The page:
By Michael E. Miller
By Ryan Yousefi
By Kyle Munzenrieder
By Sabrina Rodriguez
By Michael E. Miller
By Carlos Suarez De Jesus
By Luther Campbell
By Kyle Munzenrieder
Finally Boada himself takes center stage. Standing behind the Liberian flag, his thick hair curling in the humidity, he wipes his hands on his suit jacket. Immediately he addresses a sticking point.
"Yes, we have been called a flag of convenience," he bellows. "And I've had that hurled at me as something I should not be proud of. To which I say this: Isn't it convenient to have a flag that stands for freedom of navigation? I think it's important [to promote] freedom of the seas, freedom of commerce, and to have our flag waving in Miami and in every port of this continent, and all the other continents every day of every year for more than 100 years." Pausing to emphasize his main point, he wipes the sweat from his eyes. "A flag of convenience is convenient to have!"
As he assumes "this very powerful office," Boada says, he wants to express his gratitude to his late father (who taught him to wield "power without arrogance"), to his mother (who taught him that "defeat isn't an option"), and to Daryl Jones ("thank you for your intelligence"). Lastly, he beams, he would like to thank the person who got him started on the road to diplomatic dominance: Charles Cinnamon.
The Dean of PR twitches timidly when Boada calls him forward. "I've had basically zero opportunities given to me in life," the ambassador-at-large proclaims. "I have created my own. But then there are those few angels who come around, and Charlie was one of them."
Boada calls to Mario Lamar, his First Secretary. Rising from the front row of chairs facing the stage, Lamar brings forth a golden dagger. "Malta tells me we have to go through the formalization of the accolades," Boada intones, clasping the knife and tapping Cinnamon on each shoulder. "It gives me great pleasure to declare you, Charlie Cinnamon, Sir Charlie Cinnamon."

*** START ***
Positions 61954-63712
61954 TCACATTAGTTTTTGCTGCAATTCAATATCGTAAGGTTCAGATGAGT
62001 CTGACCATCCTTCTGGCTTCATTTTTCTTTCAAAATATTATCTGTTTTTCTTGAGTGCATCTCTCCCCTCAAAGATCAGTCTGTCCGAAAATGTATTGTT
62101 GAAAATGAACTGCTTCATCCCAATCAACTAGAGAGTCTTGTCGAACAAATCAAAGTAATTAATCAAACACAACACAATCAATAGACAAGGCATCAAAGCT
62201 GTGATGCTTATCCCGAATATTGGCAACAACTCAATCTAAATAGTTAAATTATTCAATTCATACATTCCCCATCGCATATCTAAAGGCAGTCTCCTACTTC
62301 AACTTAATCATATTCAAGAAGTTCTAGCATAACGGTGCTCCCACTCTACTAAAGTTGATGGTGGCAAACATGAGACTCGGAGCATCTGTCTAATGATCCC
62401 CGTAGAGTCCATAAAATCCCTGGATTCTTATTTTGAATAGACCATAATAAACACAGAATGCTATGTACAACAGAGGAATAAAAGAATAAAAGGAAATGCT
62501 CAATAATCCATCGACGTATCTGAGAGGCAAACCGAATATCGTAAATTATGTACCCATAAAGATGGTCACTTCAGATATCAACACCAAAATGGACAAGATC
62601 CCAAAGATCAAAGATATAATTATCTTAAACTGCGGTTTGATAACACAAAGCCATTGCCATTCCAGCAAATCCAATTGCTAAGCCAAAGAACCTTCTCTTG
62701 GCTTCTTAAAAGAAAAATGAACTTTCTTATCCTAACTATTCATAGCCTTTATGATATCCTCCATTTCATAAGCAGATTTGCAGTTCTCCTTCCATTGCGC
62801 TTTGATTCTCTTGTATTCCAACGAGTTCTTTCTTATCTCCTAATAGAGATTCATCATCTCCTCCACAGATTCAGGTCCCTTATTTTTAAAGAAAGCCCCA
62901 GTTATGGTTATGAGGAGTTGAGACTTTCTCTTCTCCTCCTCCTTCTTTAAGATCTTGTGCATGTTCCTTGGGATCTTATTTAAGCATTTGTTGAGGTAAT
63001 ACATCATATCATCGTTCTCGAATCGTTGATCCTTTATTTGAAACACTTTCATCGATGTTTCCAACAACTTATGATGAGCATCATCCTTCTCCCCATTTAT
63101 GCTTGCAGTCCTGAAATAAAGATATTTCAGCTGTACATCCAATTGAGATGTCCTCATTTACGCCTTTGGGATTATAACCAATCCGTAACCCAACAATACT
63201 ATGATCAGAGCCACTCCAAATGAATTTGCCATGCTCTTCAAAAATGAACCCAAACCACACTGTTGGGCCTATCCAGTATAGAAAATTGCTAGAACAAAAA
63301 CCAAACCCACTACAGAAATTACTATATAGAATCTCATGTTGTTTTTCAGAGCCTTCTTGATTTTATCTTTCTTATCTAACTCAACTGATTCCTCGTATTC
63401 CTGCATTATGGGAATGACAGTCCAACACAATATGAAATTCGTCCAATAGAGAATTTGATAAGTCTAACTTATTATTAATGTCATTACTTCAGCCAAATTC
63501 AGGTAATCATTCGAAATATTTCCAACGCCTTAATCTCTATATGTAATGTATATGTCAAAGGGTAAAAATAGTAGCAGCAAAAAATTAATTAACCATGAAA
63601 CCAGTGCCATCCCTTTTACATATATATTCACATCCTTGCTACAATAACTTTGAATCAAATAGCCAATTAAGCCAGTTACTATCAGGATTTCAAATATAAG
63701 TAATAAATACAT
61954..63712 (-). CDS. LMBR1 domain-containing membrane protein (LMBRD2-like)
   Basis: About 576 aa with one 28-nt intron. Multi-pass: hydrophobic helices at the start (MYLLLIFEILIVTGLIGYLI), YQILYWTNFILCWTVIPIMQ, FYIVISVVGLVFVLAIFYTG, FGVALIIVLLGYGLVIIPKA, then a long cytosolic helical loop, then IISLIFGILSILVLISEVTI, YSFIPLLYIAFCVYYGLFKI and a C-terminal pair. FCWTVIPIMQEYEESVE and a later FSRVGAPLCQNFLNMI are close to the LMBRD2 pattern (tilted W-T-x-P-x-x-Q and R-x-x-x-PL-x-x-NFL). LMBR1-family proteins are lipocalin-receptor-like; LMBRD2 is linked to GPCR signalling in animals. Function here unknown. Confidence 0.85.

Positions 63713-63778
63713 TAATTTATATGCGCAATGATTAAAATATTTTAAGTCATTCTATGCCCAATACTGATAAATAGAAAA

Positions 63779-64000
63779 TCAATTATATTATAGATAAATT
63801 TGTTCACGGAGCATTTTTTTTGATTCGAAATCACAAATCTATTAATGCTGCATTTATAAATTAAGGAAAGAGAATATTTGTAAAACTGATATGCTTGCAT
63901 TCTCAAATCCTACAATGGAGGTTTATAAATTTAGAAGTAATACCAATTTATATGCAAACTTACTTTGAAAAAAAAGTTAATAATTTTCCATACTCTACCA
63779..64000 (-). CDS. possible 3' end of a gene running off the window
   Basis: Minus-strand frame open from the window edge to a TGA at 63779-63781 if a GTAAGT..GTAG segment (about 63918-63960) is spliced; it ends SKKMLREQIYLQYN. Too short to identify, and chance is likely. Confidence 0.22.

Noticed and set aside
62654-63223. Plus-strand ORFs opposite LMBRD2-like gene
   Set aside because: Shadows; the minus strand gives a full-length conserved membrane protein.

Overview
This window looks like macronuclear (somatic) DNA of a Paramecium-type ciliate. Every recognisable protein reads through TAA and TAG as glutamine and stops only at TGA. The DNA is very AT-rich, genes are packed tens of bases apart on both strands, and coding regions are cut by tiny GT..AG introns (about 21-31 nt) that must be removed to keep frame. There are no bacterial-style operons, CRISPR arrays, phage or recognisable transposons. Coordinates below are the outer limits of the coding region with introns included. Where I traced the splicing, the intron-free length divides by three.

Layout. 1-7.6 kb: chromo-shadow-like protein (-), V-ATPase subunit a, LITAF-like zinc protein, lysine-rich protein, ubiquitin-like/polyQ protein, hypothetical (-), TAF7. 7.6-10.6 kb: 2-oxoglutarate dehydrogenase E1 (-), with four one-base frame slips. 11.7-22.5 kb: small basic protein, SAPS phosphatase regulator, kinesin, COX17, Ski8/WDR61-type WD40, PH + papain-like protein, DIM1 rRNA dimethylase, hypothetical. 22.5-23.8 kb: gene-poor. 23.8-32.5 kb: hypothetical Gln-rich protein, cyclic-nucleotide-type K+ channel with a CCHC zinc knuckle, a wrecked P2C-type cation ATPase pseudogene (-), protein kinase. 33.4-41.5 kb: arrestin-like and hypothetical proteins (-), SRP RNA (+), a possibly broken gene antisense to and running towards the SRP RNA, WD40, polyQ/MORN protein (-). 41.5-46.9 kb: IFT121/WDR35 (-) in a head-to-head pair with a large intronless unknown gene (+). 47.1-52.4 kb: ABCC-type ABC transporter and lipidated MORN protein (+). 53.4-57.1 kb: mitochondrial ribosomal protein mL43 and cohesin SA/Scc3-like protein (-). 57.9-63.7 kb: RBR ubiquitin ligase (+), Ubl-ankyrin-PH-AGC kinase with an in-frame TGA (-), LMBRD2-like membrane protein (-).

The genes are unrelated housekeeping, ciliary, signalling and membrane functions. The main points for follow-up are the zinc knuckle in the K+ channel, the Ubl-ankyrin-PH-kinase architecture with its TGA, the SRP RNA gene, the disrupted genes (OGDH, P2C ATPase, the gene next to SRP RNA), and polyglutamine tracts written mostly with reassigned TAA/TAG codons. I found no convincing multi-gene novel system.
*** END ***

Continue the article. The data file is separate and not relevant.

The End of the Party
After the musicians have packed up their instruments and the tiny Liberian flags on the hors d'oeuvres have been tossed into plastic garbage bags, the guests that remain move upstairs to Boada's apartment for an after-party. His mother scurries around the kitchen, trying to clear space for a bartender, who lugs in what's left of the champagne and beer. The kitchen sink is filled with ice to cool the liquor.
"I am very happy about it," Mrs. Boada says of her son's diplomatic appointment, "but to tell you the truth I don't want to give an interview or anything like that, because I am not authorized by anyone to give an interview."
The new ambassador sheds his blue suit in favor of a multicolor kinte and a white Muslim kufi, approximating the African headgear of Konah Blackett, who has settled onto a couch.
"He's a chap, you know? He knows people," Blackett pronounces with more than a hint of admiration. "I have never seen someone who knows so many people of substance. I have talked to some people in London, people who impress me, and he knows them personally. I don't know how he is able to penetrate in Holland as well, but he knows the highest people there, too. Those at the top! I mean, he had a senator at the party! This kind of man can be of use to us."
Two weeks later, ensconced back in Washington and speaking by telephone, Blackett will revise his assessment somewhat: "He is not the ambassador, he doesn't have documentation. Liberia doesn't have any representative in Florida. We don't have one now, and we don't have plans in the immediate future to do anything in Florida. And if we decide to have an ambassador, we will make sure it is done properly."
Such situations are not uncommon in Liberian diplomacy, Blackett will concede: "Three years ago a guy flew into Miami from Canada and said the same thing, that he was the ambassador from Liberia. Apparently Miami is the hot spot for this kind of thing."
Perhaps coincidentally, in the weeks that follow the party Boada will drastically lower his public profile. In response to phone calls, his attache will say her boss is out of the country for an indeterminate amount of time and cannot be reached. A faxed list of questions concerning his credentials and the business of selling titles will go unanswered.
But for now, with the embers of his party gracefully dying -- a leggy model dancing a mock flamenco here, an FIU professor slumped wearily in an easy chair there -- Boada is still giddily riding his VIP high.
"I feel very little motivation to do anything right now, because I have in terms of money, in terms of achievement, very little that I haven't already done," he offers. "A friend of mine said I must be going through a midlife crisis. Now, in most midlife crises, you get to 40 and you realize that you've accomplished nothing of what you set out to do. But she said, 'Tony, the problem with you is you've accomplished everything. And now you're probably wondering, "Where do I go from here?"'"